Next month, my doctor will put me to sleep to deliver my third child via C-section, and there’s a chance I may never wake up.
About a decade ago, I was diagnosed with two brain tumors that makes giving birth vaginally like playing Russian Roulette. One wrong push could be my last. To mitigate the risk, my doctors agreed that I would undergo a C-section and then get my tubes tied. They did so for two reasons: First, the safest time to tie my tubes is after the C-section, because I’ll already be opened up. Second, to undergo anesthesia and get cut open again in my condition could kill me.
My hospital, Genesys Regional Medical Center in central Michigan, knows this. Nevertheless, it has denied me this routine procedure because tubal ligation—the medical term for getting your tubes tied—is against the hospital’s religious beliefs. Why? Because it closes off the possibility of becoming pregnant again. You see, the hospital is sponsored by the U.S. Conference of Catholic Bishops, and under its Ethical and Religious Directives for Health Care Services, the procedure is forbidden and described as “intrinsically evil.”
In denying my first request to obtain a tubal ligation, the hospital administrator recommended that I either deliver at Genesys as scheduled and then find some other hospital to tie my tubes, or find another delivery place altogether. This was a bitter pill to swallow, but what made it worse was that the hospital didn’t notify me of its decision until three weeks ago, even though my OB/GYN submitted a request to perform the procedure at Genesys in May.
In the letter, my doctor stressed how urgent the situation is because if the hospital refused my request, I’d have to find another doctor. Nevertheless, the hospital waited three full months to reply, leaving me less than seven weeks to leave the doctor I know and trust to find another who would be willing to take on my high-risk pregnancy and deliver my baby—something most doctors are very reluctant to do.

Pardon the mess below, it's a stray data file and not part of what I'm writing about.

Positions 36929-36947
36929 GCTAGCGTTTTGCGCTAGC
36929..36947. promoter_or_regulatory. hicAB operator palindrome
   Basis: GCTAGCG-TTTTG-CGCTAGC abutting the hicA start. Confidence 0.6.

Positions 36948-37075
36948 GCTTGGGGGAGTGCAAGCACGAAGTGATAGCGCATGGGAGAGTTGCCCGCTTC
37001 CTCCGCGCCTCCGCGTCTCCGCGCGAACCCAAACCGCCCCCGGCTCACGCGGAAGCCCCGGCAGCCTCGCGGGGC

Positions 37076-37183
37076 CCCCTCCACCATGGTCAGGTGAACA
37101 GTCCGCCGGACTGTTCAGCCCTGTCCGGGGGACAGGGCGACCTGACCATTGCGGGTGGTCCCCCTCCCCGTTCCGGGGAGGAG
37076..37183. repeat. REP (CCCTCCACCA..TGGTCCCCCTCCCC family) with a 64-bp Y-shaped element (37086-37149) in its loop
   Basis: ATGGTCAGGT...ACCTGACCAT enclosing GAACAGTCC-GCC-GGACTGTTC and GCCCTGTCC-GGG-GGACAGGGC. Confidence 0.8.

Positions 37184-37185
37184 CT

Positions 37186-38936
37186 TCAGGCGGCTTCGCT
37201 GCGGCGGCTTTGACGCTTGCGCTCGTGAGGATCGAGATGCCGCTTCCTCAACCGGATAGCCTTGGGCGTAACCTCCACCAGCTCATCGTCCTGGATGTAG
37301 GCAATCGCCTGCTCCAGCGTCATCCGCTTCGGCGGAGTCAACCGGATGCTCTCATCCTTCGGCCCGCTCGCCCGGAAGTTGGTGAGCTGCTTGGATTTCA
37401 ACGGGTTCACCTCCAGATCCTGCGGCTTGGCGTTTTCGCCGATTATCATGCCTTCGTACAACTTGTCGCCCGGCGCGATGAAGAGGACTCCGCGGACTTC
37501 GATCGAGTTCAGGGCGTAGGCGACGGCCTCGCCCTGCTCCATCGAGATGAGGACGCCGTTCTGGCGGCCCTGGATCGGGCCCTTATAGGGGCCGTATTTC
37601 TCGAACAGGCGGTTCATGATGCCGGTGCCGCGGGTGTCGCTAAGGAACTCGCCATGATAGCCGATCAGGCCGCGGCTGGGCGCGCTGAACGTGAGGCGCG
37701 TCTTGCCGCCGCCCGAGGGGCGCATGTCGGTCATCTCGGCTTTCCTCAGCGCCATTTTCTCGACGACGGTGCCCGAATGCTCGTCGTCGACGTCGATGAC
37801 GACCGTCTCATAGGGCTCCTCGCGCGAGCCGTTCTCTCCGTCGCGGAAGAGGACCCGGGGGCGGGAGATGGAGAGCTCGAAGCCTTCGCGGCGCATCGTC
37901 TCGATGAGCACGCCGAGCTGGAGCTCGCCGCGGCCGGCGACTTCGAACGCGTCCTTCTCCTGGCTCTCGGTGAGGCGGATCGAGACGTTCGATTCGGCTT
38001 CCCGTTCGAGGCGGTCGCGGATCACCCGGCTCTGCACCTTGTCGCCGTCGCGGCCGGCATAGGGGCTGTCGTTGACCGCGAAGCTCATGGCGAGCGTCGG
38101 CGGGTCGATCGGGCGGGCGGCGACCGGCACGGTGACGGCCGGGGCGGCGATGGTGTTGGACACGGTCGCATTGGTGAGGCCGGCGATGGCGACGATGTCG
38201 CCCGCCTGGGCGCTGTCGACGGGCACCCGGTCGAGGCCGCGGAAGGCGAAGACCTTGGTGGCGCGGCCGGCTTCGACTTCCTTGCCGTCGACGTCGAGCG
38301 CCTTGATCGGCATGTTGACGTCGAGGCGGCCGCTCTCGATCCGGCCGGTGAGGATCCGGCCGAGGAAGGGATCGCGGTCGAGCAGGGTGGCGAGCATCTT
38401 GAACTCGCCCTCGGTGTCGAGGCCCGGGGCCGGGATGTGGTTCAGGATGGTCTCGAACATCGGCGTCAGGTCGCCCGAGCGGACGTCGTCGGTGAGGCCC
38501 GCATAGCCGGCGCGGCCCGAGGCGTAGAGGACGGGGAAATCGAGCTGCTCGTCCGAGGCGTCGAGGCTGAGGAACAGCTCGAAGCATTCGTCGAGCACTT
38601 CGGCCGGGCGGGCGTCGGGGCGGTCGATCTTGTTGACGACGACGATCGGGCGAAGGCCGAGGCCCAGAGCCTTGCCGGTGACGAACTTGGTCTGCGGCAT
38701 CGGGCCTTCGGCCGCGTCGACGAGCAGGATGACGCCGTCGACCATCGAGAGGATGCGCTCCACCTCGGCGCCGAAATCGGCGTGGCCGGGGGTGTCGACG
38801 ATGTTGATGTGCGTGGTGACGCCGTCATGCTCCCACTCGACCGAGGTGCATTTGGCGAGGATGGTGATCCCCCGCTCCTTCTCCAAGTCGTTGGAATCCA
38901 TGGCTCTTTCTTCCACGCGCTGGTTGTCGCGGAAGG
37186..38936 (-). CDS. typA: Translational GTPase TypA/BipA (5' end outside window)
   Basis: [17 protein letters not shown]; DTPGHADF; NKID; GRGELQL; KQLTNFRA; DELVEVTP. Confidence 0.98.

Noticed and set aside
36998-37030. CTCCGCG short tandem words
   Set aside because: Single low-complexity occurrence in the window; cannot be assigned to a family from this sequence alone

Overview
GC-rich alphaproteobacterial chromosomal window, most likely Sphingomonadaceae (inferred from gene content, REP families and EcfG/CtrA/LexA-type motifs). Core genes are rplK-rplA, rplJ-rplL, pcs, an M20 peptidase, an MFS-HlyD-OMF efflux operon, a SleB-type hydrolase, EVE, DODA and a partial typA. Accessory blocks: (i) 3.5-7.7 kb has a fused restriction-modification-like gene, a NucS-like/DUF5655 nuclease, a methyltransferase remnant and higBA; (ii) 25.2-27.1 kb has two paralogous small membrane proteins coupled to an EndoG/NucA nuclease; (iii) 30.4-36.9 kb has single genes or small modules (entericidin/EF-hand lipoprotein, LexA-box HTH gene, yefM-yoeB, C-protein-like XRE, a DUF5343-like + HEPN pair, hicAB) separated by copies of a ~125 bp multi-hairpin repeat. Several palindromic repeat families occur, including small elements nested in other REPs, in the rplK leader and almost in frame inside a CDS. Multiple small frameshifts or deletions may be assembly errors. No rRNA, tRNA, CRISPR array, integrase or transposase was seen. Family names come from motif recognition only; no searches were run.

Shocked and scared, I contacted the American Civil Liberties Union (ACLU) in Michigan. Immediately, my lawyer sent a letter to the hospital requesting it grant me a medical exception to their prohibition on tubal ligation. I want to be clear here: I’m not asking for something unheard of. Last year, Genesys granted a woman’s request for a medical exception and performed her tubal ligation. Explaining its ruling, the very same hospital administrator who informed me that I couldn’t get my tubes tied told my local newspaper: “Under church teaching, procedures that induce sterility are permitted when their direct effect and immediate purpose is the cure or alleviation of a present and serious pathology, and a simpler treatment is not available.”
One of my doctors appealed to the hospital, explaining why my particular circumstances merited the exception granted to others. “To undergo a separate procedure requiring an additional episode of anesthesia,” my fetal medicine specialist explained in a letter, “when the tubal ligation can be performed with the anesthesia required for the cesarean delivery does not appear to make any sense in regard to patient safety.”
My situation should be allowed under church teaching, yet I’m still being denied the necessary care I need to protect my life.
Despite the ACLU’s demand letter and my doctor’s advocacy, the hospital has yet again denied my procedure. We’re giving the hospital until Friday to change its mind and if they don't respond, we plan to file formal complaints with the Civil Rights Department and a state agency.
I know some people say that after I give birth I have many other birth controls options to keep me from getting pregnant again. This isn’t true. Birth controls pills are too risky because no one knows how they could interact with my tumor. But more importantly, almost no method of birth control is 100 percent effective, which is why my husband is also getting a vasectomy. My doctors want to be so absolutely sure I don’t get pregnant again that both my husband and I will be sterilized. This is the kind of danger my condition puts me in.
But now the clock is ticking because I’m due in less than a month. Though it’s frightening to think about, it’s possible it may be too late for me, but I speak up not only for myself, but so that no other woman has to go through what I have. There’s no reason why Catholic bishops with no medical training should get to turn people away from the care they need.
I’ll soon be the mother of three beautiful children, and I would like to be around to help them become the beautiful people I know they will be. I never expected that the Catholic Church would so callously jeopardize my life to force its religious beliefs. But I continue to pray that its employees grant me the medical exception I’ve requested to get the life-saving health care I so desperately need.
Jessica Mann is a mother and wife fighting for her right to obtain a common procedure her hospital is denying her on religious grounds.